I do find that students can be suspicious of a Christian speaker. So they like to hear both sides of an issue presented. For that reason I’ve found debates to be an especially attractive forum for university evangelism. Shortly after finishing my theological doctorate, I began to receive invitations from Christian student groups in Canada to participate in debates on topics like ‘Does God exist’?, ‘Did Jesus rise from the dead?’,  ‘Humanism  vs. Christianity’, and so forth. And what I’ve discovered is that whereas a few score or maybe a couple of hundred will come out to hear me give a campus talk, several hundred and even thousands of students will come to a debate where they can hear both sides presented.

So don’t be deceived into thinking that people in our culture are no longer interested in the evidence for Christianity. Precisely the opposite is true. It is vitally important that we forge a culture in which the Gospel is heard as a living option for thinking people, and apologetics will be front and centre in helping to bring about that result.

  1. Strengthening Not only is apologetics vital to shaping our culture, but it also plays a vital role in the lives of individual persons. One of those roles will be strengthening believers.

As I speak in churches around the country, I frequently meet parents who approach me after the service and say something like, ‘If only you’d been here two or three years ago! Our son (or our daughter) had questions about the faith which no one in the church could answer, and now he’s lost his faith and is far from the Lord’.

It just breaks my heart to meet parents like this. As I travel, I’ve also had the experience of meeting other people who have told me of how they had been prevented from apparent apostasy through reading an apologetic book or seeing a video of a debate. In their case apologetics has been the means by which God has brought about their perseverance in the faith. Now, of course, apologetics cannot guarantee perseverance, but it can help and in some cases may, in the providence of God, even be necessary. Recently I had the privilege of speaking at Princeton University on arguments for the existence of God, and after my lecture I was approached by a young man who wanted to talk with me. Obviously trying to hold back the tears, he told me how a couple of years earlier he had been struggling with doubts and was on the brink of abandoning his faith. Someone then gave him a video of one of my debates. He said, ‘It saved me from losing my faith. I cannot thank you enough’.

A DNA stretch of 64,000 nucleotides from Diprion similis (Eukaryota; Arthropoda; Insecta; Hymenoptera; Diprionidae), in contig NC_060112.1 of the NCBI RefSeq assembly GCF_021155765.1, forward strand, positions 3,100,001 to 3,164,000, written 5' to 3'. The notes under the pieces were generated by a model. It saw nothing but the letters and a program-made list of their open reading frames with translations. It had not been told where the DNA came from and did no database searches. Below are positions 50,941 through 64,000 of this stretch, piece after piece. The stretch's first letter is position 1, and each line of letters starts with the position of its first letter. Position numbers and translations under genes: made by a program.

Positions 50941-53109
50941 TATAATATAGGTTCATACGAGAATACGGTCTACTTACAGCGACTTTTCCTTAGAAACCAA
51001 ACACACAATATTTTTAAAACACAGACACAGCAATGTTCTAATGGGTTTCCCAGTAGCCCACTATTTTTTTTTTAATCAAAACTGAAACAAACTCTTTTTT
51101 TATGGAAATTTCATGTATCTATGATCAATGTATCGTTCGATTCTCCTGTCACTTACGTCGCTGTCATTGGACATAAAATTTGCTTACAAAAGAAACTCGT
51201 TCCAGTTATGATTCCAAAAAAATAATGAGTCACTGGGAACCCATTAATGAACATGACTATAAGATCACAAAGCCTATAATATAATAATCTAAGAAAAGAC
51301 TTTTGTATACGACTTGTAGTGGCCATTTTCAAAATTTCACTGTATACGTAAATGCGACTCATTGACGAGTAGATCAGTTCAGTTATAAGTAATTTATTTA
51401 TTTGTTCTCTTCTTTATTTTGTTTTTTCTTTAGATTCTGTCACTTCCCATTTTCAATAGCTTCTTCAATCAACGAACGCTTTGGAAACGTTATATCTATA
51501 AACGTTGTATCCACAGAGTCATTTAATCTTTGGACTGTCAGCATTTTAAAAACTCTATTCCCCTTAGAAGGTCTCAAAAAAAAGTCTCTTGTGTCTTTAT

Other students I met with at Princeton were enrolled in a class taught by the New Testament critic Elaine Pagels which they nicknamed the ‘Faithbusters Class’ teenagers are intellectually assaulted with every manner of non-Christian worldview coupled with an overwhelming relativism. If parents are not intellectually engaged with their faith and do not have sound arguments for Christian theism and good answers to their children’s questions, then we are in real danger of losing our youth. It’s no longer enough to teach

In this and many other ways apologetics helps to build up the body of Christ by strengthening individual believers.

  1. Evangelising unbelievers. Few people would disagree with me that apologetics strengthens the faith of Christian believers. But many will say that apologetics is not very useful in ‘Nobody comes to Christ through arguments’, they’ll tell you. (I don’t know how many times I’ve heard this said.)

Now this dismissive attitude toward apologetics’ role in evangelism is certainly not the biblical view. As one reads the Acts of the apostles, it is evident that it was the apostles’ standard procedure to argue for the truth of the Christian view, both with Jews and pagans. ‘So he [Paul] reasoned in the synagogue with the Jews and the devout persons, and in the marketplace every day with those who where they can hear both sides presented.because of its destructive effect on the faith of many Christian students. They had no way of knowing how far out of mainstream scholarship Prof. Pagels’ views on the Gnostic gospels are. It was a privilege to share with them grounds for the credibility of the New Testament witness to Jesus.

Their experience is not unusual.

In high school and university,  Christian our children Bible stories; they need doctrine and apologetics. It’s hard to understand how people today can risk parenthood without having studied apologetics.